Researchers probing the mechanisms of nerve tissue damage in multiple sclerosis have identified two ways in which white blood cells overcome the blood-brain barrier to wreak havoc in the highly protected environment of the brain and spinal cord.
In a paper published in the journal Cell Reports, first study author Sarah Lutz, assistant professor of anatomy and cell biology at the University of Illinois at Chicago, and colleagues describe how they studied mechanisms of immune attack on the central nervous system (CNS) in a mouse model of multiple sclerosis (MS).
Prof. Lutz explains that in MS, immune cells are able cause damage because they can gain entry to the brain and spinal cord from the bloodstream. "A better understanding of how these cells cross the blood-brain barrier," she adds, "will aid our efforts to develop specific therapies to keep them out."
The bloodstream carries essential nutrients, oxygen, cells, and other substances to all parts of the body, including the CNS, which comprises the brain, spinal cord, and optic nerves.
The blood-brain barrier and 'tight junctions'
However, because of the delicate operations that go on in the CNS — such as the firing of neurons and passage of electrical signals that control movement and speech and carry information from the senses — it has a higher level of protection than the rest of the body.
One feature that can help the blood-brain barrier to restrict the movement of blood-borne cells, molecules, and ions into and out of the CNS is the close packaging of the endothelial cells that line the blood vessels that serve the CNS.
This close packing — which makes the blood vessels supplying the CNS virtually impermeable — comprises "tight junctions" of protein complexes that bolt the endothelial cells together.
In contrast, the junctions between endothelial cells in blood vessels that supply other organs and tissues are looser and can also be adjusted to allow a less restricted range of cells and other materials to pass through.
An autoimmune disease of the CNS
MS is a persistent autoimmune disease in which cells of the immune system attack the fatty layer of tissue that surround the nerve fibers, or axons, in the CNS, mistaking it for a disease agent or other threat.
The fatty layer of tissue is known as myelin, and it protects the electrical impulses that carry messages between the CNS and other parts of the body — such as movement muscles and the senses. In MS, however, the immune system degrades not only the myelin but can also damage the exposed axons.
The myelin damage occurs at multiple places in the CNS. These become lesions that harden into scar tissue, or sclerosis, hence the name of the disease.
MS has many different symptoms depending on which parts of the CNS are affected. They include, but are not limited to: impaired vision; blindness; difficulty remembering and concentrating; poor coordination; problems with balance; extreme fatigue; tremors; slurred speech; numbness; and paralysis.
Symptoms can flare up, go away, and then come back again, or they can stay and progressively worsen.
The disease is commonly diagnosed in people aged 20–50, but it can affect any person of any age. In the United States, there are thought to be around 1 million people living with MS.
Damaged 'tight junctions'
Scientists who are looking for MS's causes have discovered that two types of white blood cell, the lymphocytes Th1 and Th17, are involved in destroying the myelin sheath that protects the axons of the CNS. But until now, it was not clear how these immune cells managed to get across the blood-brain barrier into the CNS.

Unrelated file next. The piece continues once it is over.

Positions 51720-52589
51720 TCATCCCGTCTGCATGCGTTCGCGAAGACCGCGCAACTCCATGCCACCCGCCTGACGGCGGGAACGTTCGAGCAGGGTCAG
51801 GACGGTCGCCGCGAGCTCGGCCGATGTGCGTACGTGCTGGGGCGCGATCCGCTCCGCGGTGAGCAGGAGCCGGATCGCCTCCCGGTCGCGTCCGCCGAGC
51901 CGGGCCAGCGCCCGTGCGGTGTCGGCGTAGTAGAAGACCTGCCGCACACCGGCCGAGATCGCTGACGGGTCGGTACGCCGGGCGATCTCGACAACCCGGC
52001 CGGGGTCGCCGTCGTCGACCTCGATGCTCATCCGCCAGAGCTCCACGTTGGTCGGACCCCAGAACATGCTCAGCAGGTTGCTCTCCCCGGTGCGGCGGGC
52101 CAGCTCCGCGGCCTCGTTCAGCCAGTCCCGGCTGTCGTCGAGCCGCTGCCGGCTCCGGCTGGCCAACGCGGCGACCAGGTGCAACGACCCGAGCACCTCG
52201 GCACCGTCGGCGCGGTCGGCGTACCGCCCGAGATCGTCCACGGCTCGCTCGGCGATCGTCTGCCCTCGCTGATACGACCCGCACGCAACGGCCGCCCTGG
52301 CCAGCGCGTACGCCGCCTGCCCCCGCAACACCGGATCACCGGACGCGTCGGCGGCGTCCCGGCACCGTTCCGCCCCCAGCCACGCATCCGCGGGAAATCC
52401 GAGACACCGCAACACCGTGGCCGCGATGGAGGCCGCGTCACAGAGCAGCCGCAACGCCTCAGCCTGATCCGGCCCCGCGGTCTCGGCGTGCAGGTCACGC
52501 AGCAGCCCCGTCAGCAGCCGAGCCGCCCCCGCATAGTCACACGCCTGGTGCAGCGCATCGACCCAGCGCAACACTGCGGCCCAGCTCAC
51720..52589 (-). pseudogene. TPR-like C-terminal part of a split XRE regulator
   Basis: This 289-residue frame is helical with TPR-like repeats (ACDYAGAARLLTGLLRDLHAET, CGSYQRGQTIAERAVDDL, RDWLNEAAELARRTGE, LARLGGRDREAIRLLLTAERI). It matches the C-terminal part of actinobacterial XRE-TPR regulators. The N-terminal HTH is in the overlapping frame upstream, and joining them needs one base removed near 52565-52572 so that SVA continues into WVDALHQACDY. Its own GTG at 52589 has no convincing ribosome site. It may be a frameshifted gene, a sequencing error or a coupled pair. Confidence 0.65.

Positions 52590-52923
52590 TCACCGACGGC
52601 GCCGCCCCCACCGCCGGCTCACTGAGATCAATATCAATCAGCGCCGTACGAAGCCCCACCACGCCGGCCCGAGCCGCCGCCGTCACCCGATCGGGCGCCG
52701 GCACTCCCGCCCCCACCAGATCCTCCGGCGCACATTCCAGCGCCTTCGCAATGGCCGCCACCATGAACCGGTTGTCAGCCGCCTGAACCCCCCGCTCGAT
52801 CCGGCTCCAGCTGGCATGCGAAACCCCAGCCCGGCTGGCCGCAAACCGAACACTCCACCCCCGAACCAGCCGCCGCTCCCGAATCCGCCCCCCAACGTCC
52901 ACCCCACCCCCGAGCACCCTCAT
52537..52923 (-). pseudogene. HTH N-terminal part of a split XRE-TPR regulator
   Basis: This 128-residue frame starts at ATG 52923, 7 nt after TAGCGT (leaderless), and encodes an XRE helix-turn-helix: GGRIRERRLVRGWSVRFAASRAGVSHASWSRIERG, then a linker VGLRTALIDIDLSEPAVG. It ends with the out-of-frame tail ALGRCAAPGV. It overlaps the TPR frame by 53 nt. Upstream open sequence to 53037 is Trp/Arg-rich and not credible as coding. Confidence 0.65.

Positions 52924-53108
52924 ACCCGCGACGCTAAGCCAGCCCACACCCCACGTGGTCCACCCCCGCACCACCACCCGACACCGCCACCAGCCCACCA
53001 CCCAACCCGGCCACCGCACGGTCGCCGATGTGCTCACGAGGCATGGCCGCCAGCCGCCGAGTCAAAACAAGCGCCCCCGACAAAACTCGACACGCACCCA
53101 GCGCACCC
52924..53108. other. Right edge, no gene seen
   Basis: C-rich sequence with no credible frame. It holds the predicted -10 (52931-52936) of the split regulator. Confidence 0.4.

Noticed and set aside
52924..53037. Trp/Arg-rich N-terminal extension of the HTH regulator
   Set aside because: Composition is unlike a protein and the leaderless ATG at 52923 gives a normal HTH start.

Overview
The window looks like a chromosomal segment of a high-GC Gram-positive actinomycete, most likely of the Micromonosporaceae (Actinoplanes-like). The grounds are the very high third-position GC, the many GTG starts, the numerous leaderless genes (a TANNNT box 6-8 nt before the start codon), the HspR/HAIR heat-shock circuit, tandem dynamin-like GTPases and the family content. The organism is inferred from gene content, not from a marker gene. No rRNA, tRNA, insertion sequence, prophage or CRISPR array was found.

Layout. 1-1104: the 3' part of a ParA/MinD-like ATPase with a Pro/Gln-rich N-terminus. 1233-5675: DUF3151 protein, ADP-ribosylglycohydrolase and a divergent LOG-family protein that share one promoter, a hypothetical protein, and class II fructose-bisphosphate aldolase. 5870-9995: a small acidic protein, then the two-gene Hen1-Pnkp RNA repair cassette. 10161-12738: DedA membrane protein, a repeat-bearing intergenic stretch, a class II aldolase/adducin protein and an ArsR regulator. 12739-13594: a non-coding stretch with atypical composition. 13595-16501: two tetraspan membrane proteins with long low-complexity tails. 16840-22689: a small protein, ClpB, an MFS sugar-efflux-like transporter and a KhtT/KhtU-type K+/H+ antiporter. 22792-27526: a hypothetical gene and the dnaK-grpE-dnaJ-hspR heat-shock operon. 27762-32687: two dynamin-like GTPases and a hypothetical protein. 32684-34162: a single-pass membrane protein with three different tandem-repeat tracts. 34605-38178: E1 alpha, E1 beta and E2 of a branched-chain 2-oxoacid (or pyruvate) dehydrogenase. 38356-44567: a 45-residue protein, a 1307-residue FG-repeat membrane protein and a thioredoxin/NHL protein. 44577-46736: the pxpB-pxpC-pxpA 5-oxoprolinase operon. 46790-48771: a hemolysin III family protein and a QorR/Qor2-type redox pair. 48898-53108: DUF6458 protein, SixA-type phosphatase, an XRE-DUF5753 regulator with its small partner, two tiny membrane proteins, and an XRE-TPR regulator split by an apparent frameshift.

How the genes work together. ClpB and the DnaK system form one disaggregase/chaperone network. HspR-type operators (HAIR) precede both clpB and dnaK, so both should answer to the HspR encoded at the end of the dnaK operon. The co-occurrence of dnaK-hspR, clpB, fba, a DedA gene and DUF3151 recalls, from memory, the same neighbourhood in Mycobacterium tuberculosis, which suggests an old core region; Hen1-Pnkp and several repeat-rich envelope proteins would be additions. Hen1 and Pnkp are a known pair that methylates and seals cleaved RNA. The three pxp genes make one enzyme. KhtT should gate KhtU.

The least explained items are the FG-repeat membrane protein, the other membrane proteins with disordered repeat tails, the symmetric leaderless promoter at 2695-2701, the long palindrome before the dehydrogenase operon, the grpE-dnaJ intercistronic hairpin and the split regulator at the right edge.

For their investigation, Prof. Lutz and her colleagues studied the blood-brain barrier of both healthy mice and mice with autoimmune encephalomyelitis (EAE). Mice with EAE are often used as animal models in the study of MS.
To find out how the Th1 and Th17 immune cells get across the blood-brain barrier in MS, the team genetically labeled the tight junctions in the blood vessels using a fluorescent protein.
The scientists found that the tight junctions in the blood-brain barrier of the MS mice were much more damaged when Th17 cells were present, and that this damage seemed to occur in the very early stages of the disease.
Traveling through endothelial cells
Around 3 days after observing the damage that occurred in the presence of the Th17 immune cells, the researchers saw that the Th1 cells were attacking the myelin and damaging neurons.
However, these cells did not gain access to the CNS through the damaged tight junctions, but did so through another mechanism that involved passing through the endothelial cells themselves.
It appeared that the Th1 cells were able to use small pits, or "caves," called "caveolae." These are found on the surfaces of cells — including endothelial cells — that are used to transport materials into and out of cells.
The researchers confirmed their findings by breeding MS mice without caveolae; they found hardly any Th1 immune cells in the CNS of these mice.
They concluded that the Th1 immune cells need the caveolae of the endothelial cells in the blood vessels that serve the CNS in order to cross the blood-brain barrier.
Prof. Lutz explains that that this was the first time that they had ever seen the different mechanisms through which the two types of immune cell got across the blood-brain barrier to reach the myelin and the axons "in live animals in real-time."
"Now that we know how these cells get to neurons, drugs or small molecules can be designed that interfere with or block each of these processes to help treat and possibly prevent multiple sclerosis."
Prof. Sarah Lutz